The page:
07 Apr The Refrigeration Project
The Refrigeration Project
Building a prototype of an off-the-grid refrigerator in a week is no mean feat – if you know it can help three billion people gain access to refrigeration.
As part of the large European Horizon project OPEN!NEXT, Maker has established a collaboration with UK-based The Washing Machine Project.
OPEN!NEXT is a European project in which 19 partners spread over nine European countries participate. The purpose of the project is to explore how the cooperation between companies and creative networks of different competences in open online forums can work. This means that the companies make all their files publicly available and ask questions to existing networks to get contributions to idea development, production methods and testing.
The goal of the project is to further work with how Open Source Hardware can be a viable business model in the future for small and medium-sized companies.
Maker was contacted by the team behind The Washing Machine Project, which has developed an off-the-grid washing machine for use in the world’s poorest areas. During the work with the washing machine, the team behind The Washing Machine Project has identified an equally big challenge in relation to the lack of cooling. They therefore contacted Maker to hear about the possibility of developing and making the first prototype of a refrigerator through the use of Open Source collaboration.
We took up the challenge of facilitating a collaboration via The Refrigeration Project (TRP), as it was an ambitious task where we could explore the potential of Open Source Hardware. The collaboration culminated in a week, where we developed and built a functional prototype of the refrigerator in Maker’s facilities.
We accepted the challenge, as here we had a common ambition to create a product that will directly contribute to a positive development in the world. The world has seen enough white teacups, so here we have really got hold of a project that can create an effect.
Over a four-month long development period, we held regular meetings with the development team from the UK and discussed electronic solutions, openings, user-friendliness and design. It all culminated, when a team of competent people from Maker’s network worked hard to further develop and build the prototype here in Copenhagen.
Over a five-day sprint, the tasks were delegated: Lisa and Anders worked on the water chamber, Leif and Rasmus worked on the electronics and Erika and Emil worked with everything that had to be produced in wood, from construction to the outer casing.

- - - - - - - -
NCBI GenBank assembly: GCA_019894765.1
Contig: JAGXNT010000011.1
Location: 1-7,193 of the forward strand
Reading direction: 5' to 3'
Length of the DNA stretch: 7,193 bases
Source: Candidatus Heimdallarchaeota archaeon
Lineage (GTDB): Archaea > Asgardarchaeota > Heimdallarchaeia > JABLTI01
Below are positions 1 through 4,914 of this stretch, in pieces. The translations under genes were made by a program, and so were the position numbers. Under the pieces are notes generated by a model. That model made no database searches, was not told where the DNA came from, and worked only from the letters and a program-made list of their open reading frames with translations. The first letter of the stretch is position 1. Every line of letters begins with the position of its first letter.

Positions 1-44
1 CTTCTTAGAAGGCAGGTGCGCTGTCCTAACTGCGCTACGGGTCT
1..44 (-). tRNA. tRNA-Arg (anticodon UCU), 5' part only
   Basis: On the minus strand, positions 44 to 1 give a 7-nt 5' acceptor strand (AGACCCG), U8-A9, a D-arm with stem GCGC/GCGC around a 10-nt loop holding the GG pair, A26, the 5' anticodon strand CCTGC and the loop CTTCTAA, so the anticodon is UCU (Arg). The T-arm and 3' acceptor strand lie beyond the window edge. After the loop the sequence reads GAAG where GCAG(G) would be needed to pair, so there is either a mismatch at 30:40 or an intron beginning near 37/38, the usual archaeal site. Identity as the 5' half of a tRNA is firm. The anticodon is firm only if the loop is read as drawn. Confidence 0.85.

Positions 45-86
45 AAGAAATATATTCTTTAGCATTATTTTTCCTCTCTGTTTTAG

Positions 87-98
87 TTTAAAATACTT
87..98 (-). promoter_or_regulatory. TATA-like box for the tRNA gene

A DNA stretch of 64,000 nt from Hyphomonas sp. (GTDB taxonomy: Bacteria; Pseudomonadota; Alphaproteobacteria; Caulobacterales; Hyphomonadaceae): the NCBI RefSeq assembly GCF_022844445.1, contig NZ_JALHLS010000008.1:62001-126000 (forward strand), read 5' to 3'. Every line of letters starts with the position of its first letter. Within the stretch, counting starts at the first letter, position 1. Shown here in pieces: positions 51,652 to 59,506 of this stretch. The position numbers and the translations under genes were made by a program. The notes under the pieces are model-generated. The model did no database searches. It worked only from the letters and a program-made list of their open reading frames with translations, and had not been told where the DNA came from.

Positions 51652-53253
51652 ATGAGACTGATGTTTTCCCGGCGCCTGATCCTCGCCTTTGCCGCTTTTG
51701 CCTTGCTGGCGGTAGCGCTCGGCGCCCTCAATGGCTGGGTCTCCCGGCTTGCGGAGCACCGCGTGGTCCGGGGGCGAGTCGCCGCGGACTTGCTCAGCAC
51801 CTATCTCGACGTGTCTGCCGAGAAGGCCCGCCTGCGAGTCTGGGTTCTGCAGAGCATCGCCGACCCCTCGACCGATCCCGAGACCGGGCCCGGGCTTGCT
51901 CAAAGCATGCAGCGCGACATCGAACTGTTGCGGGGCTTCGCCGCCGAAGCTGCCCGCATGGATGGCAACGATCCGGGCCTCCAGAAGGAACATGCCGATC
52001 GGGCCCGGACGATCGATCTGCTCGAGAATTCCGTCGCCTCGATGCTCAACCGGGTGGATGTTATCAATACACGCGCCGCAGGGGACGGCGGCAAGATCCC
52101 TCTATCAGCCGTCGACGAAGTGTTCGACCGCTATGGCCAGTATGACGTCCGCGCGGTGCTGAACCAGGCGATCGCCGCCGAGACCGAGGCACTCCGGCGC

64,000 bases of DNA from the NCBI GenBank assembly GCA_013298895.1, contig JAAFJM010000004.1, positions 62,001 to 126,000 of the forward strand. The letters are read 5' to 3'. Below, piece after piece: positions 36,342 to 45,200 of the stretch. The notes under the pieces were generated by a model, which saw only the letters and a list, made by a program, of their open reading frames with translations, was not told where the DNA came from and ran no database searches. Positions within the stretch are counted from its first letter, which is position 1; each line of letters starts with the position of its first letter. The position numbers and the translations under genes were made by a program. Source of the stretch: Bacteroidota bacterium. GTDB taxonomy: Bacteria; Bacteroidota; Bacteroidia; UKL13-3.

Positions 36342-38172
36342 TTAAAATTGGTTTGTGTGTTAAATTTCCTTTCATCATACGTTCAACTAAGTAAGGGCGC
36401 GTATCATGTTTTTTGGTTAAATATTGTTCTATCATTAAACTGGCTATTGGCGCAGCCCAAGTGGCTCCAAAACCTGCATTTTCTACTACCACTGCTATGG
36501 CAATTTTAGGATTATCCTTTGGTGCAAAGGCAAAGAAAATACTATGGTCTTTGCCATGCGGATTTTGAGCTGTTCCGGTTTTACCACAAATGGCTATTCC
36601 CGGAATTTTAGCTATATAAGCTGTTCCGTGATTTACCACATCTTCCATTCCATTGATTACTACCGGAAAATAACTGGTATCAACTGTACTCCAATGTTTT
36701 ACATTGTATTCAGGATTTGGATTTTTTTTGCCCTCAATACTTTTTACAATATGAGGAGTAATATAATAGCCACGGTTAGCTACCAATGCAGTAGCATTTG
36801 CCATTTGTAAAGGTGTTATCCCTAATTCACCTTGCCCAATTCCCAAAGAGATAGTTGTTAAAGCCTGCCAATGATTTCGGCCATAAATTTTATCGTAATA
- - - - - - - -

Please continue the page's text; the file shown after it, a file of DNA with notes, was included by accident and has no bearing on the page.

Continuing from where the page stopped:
We had daily touch points with TRP in the UK. Here we went over the thoughts and experiences the team in Copenhagen had gained during the day, what challenges they faced and how they wanted to solve them. The team in Copenhagen also held daily meetings where we discussed the day’s work. These meetings quickly proved to be the most important for the collaboration. At the meetings, the team was aligned in relation to where the other team members were in the process. With great respect for each other’s work, the team worked hard to finish their own areas of responsibility, but also to always be ready to support each other and prepare the assembly of the refrigerator.
At Maker, we are really proud of how the project has progressed. We have set the framework for the project and had an ambitious goal of building the first functional prototype in just one week. We have arranged a team of skilled and competent people who did not know each other beforehand, and have seen how they actually managed to build a functional prototype with us.
When the last screw was screwed in on Friday, we turned on the cooling and the fridge worked! We had invited the team from the UK, who gave a presentation on how with the washing machine they have managed to, among other things, empower women because the time spent on laundry has been more than halved – freeing up time for a lot of other things.
With the fridge, the UK team expects to be able to help strengthen the standard of living for these people, as both food and medicine will be able to be kept refrigerated so that shelf life is extended and food waste is reduced.